The seeds that do remain in the ground go on to take up anywhere from 2 to 20 percent of the neonic compound they’ve been treated with (Quarles, 2014). The remaining 80 to 98 percent either becomes airborne via seed drills and other soil disruptions or remains in the soil. Apart from the negative implications this has on ground-dwelling species, we must consider the fact that neonics are water-soluble. It is therefore not uncommon for these compounds to leach into ground and surface water, where non-target contamination continues (Goulson, 2013). Finally, secondary exposure—whereby a non-target predator consumes poisoned prey—is also a possibility. Keep in mind this prey may have been exposed to neonic compounds via airborne particles, treated seeds, the leaves, nectar or pollen of a treated or unintentionally polluted plant, via contaminated water, or even through organisms that it itself has preyed upon (Quarles, 2014).
As researchers and activists with PAN (2015) state, the rate at which neonics are used, along with “their unplanned presence paints a worrying picture of low level but continued exposure.” Given that even miniscule amounts of neonic compounds can cause lethal or sublethal effects—and considering that the toxicity of these compounds is cumulative—we indeed are validated in our concerns. Bittel (2014) recognizes that a number of the effects associated with neonics are similar to those of organophosphates, which were meticulously observed and discussed by biologist Rachel Carson back in the 1960s. Unfortunately, it appears that we “didn’t learn our lessons” (Bittel, 2014).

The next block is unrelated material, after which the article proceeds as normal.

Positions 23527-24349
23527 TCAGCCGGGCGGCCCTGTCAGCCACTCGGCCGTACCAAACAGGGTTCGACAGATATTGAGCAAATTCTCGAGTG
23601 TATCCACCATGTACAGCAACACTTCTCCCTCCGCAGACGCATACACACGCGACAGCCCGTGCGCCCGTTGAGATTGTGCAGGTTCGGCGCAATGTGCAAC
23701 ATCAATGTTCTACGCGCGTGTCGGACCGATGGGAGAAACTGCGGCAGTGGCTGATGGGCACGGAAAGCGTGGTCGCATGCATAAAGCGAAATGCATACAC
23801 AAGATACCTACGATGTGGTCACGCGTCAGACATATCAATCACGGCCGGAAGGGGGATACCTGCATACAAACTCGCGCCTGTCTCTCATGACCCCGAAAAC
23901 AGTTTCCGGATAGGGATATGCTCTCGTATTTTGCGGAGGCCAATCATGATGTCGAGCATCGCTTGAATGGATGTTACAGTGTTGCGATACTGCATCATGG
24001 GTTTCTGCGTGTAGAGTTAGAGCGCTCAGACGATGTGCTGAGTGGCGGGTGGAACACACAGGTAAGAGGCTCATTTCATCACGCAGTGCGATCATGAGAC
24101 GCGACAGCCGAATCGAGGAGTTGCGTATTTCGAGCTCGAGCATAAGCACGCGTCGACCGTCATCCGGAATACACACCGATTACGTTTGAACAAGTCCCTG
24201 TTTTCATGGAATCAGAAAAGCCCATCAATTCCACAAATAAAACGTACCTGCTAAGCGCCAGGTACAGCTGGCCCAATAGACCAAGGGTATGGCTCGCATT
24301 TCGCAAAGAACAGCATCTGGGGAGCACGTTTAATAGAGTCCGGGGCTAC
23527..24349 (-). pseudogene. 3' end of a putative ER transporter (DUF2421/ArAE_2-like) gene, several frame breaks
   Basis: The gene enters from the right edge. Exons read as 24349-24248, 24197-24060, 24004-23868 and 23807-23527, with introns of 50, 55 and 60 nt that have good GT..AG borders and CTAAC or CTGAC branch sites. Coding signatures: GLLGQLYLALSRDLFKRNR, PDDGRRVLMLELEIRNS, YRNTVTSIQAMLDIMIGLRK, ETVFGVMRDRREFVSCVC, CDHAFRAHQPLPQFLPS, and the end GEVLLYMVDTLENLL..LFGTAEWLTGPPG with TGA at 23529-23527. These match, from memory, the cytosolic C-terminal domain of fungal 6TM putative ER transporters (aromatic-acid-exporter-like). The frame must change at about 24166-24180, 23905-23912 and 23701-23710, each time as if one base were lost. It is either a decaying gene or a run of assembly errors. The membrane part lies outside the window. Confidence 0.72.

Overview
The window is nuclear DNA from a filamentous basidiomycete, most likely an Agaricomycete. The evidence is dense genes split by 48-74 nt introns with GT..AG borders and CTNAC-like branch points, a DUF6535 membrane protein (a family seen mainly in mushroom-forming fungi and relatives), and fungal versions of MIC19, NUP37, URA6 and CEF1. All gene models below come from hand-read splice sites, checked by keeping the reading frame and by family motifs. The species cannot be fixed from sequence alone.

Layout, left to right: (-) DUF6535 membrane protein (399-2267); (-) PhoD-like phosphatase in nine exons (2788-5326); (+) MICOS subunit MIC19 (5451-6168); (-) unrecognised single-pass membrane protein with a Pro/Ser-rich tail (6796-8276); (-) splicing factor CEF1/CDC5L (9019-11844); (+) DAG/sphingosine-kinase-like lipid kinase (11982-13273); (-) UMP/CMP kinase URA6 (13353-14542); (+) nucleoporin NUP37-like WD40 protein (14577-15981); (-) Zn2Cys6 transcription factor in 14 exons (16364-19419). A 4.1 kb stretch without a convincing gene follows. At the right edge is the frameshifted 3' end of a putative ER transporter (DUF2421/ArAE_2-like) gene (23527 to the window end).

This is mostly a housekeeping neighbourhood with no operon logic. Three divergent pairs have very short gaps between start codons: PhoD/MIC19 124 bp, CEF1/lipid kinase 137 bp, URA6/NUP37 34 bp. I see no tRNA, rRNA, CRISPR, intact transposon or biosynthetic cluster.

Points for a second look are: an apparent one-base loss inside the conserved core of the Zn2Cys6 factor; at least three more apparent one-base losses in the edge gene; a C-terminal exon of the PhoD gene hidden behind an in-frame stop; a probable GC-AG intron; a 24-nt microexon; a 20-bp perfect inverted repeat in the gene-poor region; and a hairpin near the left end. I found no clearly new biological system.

Watch for more on the ill effects of neonics in the coming weeks, as we dig deeper into some of these issues.
Resources Used
Bittel, J. (2014, July 9). Second silent spring? Bird decline linked to popular pesticides. Retrieved from

Goulson, D. (2013). An overview of the environmental risks posed by neonicotinoid insecticides. Journal of Applied Ecology, 50, 977-987.

Growing Indiana. (2015, March 23). Research confirms neonicotinoids critical to the Green Industry. Retrieved from

Henry, M., Beguin, M., Requier, F., Rollin, O., Odoux, J., Aupinel, P.,…Decourtye, A. (2012). A common pesticide decreases foraging success and survival in honey bees. Science Express, 336(6079), 348-350.

Leu, A. (2014). The myths of safe pesticides. Austin, TX: Acres U.S.A.

Mineau, P., & Palmer, C. (2013). The impact of the nation’s most widely used insecticides on birds. American Bird Conservancy.

Pesticide Action Network UK. (2015). Neonicotinoids. Retrieved from

Quarles, W. (2014). Neonicotinoids, bees, birds and beneficial insects. Common Sense Pest Control, 28, 3-10.

Simon-Delso, N., Amaral-Rogers, V., Belzunces, L., Bonmatin, J., Chagnon, M., Downs, C.,…Wiemers, M. (2015). Systemic insecticides (neonicotinoids and fipronil): Trends, uses, mode of action and metabolites. Environmental Science and Pollution Research, 22, 5-34.

Stevens, S.M., & Jenkins, P. (2013). Pesticide impacts on bumblebee decline: A missing piece. Conservation Letters: A Journal of the Society for Conservation Biology, 6, 213-214.

Stokstad, E. (2013). How big a role should neonicotinoids play in food security? Science, 340(6133), 675.

Stokstad, E. (2012). Field research on bees raises concern about low-dose pesticides. Science, 335, 1555.

Zhu, W., Schmehl, D.R., Mullin, C.A., & Frazier, J.L. (2014). Four common pesticides, their mixtures and a formulation solvent in the hive environment have a high oral toxicity to honey bee larvae. PLoS ONE, 9(1), e77547.

No comments: